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Math Help - Surface area of a cone

  1. #1
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    Surface area of a cone

    Find the lateral area of a cone. Why is it

    Pi * r * l

    The book I am reading says it is 1/2 the circumference of the base times the slant height. I cannot picture how or why this would get you the lateral area. Can someone help me visualize and understand this?

    Looking at the net of the lateral area it looks like 1/3 of a whole circle where the slant height represents that circles radius. So (1/3)(pi * l ^2) would make sense to me.
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  2. #2
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    Re: Surface area of a cone

    Quote Originally Posted by Jman115 View Post
    Find the lateral area of a cone. Why is it

    Pi * r * l

    The book I am reading says it is 1/2 the circumference of the base times the slant height. I cannot picture how or why this would get you the lateral area. Can someone help me visualize and understand this?

    Looking at the net of the lateral area it looks like 1/3 of a whole circle where the slant height represents that circles radius. So (1/3)(pi * l ^2) would make sense to me.
    note the diagram of a cone sliced along its slant height, L , and laid flat.

    the area of a circle sector is A = \frac{\theta}{2\pi} \cdot \pi R^2 = \frac{\theta}{2} \cdot R^2

    for the major sector shown in the diagram, \theta = \frac{\2\pi r}{L}

    substitute for \theta in the sector area formula ...

    A = \frac{2 \pi r}{2L} \cdot L^2 = \pi r L
    Attached Thumbnails Attached Thumbnails Surface area of a cone-cone.jpg  
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    Re: Surface area of a cone

    I appreciate the response but I am not fully understanding it.

    I recall an explanation a long time ago that made sense to me that used ratios. I believe it had something to do with the ratio of r:l I am not quite sure.

    I think part of my issue is I am looking to understand why pi r l works for area of the lateral surface and not having any experience with A of a circle sector, now my mind is wondering where that formula came from if you follow me.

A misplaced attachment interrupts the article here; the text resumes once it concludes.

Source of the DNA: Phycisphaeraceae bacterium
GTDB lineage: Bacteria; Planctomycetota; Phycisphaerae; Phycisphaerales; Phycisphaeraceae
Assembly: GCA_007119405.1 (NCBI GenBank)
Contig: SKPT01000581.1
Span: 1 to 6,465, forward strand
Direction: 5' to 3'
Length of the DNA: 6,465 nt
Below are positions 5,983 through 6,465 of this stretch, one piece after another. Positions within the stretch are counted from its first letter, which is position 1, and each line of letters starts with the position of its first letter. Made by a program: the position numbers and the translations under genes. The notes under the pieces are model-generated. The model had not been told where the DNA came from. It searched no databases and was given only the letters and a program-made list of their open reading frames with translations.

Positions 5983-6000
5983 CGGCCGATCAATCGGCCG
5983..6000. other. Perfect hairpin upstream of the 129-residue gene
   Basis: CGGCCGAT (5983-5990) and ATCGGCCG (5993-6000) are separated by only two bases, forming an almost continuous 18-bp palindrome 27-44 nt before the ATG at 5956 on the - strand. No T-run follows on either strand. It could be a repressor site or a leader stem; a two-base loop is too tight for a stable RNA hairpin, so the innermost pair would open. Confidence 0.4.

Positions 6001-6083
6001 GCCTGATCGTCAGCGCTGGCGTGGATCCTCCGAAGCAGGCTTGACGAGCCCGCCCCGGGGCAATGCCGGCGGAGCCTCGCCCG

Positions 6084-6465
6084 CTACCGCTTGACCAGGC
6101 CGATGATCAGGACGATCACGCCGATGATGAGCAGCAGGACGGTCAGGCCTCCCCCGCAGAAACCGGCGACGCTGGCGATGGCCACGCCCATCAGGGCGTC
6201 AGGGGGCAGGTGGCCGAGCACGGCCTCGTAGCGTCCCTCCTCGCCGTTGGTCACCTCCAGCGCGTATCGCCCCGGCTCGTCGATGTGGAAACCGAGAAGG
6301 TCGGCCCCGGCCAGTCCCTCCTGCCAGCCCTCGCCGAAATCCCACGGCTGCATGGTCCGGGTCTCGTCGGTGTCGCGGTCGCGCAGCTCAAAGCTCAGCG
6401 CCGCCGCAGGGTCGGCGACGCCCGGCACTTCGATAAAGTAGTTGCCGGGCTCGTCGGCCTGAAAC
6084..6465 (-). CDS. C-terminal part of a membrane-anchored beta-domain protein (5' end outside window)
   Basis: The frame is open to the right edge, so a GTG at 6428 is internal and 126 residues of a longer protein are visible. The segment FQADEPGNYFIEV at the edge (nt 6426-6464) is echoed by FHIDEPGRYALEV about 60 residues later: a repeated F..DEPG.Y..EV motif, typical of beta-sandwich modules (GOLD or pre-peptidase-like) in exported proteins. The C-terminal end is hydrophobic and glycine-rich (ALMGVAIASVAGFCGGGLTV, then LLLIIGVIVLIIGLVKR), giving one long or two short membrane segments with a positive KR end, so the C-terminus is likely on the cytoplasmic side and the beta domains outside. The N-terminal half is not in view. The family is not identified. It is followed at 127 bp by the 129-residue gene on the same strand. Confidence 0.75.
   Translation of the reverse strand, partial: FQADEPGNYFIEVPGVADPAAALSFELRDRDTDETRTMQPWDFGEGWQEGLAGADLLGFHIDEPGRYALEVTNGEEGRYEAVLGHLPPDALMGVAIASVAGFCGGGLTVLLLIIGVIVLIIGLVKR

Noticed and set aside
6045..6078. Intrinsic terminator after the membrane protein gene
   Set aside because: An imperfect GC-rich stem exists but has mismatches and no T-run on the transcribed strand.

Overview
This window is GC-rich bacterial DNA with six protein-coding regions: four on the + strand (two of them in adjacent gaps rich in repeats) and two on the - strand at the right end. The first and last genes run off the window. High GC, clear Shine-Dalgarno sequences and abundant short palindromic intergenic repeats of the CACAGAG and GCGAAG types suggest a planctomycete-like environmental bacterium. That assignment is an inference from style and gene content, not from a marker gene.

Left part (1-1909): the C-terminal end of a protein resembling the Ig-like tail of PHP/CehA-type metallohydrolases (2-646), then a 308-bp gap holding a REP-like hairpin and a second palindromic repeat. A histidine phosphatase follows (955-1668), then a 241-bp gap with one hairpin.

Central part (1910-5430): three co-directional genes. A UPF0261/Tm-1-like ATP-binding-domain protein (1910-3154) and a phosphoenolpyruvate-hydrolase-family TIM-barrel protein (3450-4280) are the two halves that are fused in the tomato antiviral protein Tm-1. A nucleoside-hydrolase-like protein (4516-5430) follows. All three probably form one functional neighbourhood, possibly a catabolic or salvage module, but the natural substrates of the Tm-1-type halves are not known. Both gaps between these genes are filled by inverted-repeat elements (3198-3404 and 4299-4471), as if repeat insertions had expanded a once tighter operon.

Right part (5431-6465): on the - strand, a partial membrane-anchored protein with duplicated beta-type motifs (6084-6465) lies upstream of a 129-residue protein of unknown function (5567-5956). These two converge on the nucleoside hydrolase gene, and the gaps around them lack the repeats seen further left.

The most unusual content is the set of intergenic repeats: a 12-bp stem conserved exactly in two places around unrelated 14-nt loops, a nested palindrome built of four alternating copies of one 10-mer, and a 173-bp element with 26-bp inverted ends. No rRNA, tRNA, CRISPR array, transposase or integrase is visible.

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    Re: Surface area of a cone

    I understand that the area of a circle sector A = \frac{\theta}{2\pi} \cdot \pi R^2

    is taking the area of the whole circle and by multiplying it by \frac{\theta}{2\pi} and gets you the portion of the circle you have. But I am not sure where  \frac{\theta}{2\pi} comes from now.

    I assume that  \frac{\theta}{2\pi} represents the fraction portion of the circle. How do we know that  \frac{\theta} represents 2pi(r) over L aka the circumference of the circle sector divided by it's radius.




    EDIT:

    Just remembered a piece of the ratio thing I was talking about earlier. I was told something about the proportion of the missing area is equal to the proportion of the missing circumference. Ill see if i can remember in full what I was supposed to do.
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  5. #5
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    Re: Surface area of a cone

    \theta is an angle in radians

    there are 2\pi radians in circle

    I recommend you research the topic further.
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  6. #6
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    Re: Surface area of a cone

    Just remembered what I heard before, tell me if this makes sense. Seems to make sense to me.

    Since the proportion of the original circle's area that is left in the circle sector equal to the proportion of the circle sector's circumference (for example, if i have half the area, i have half the circumference as well)

    I can do the following:

    A = \frac{2\pi r}{2\pi L} \cdot  \frac{\pi L^2}{1} =  \pi r L


    Sorry if you viewed that mid edit, i was playing with what I assume is the LATEX stuff i heard about. When I quoted your post it gave me the code you used. Much more convenient
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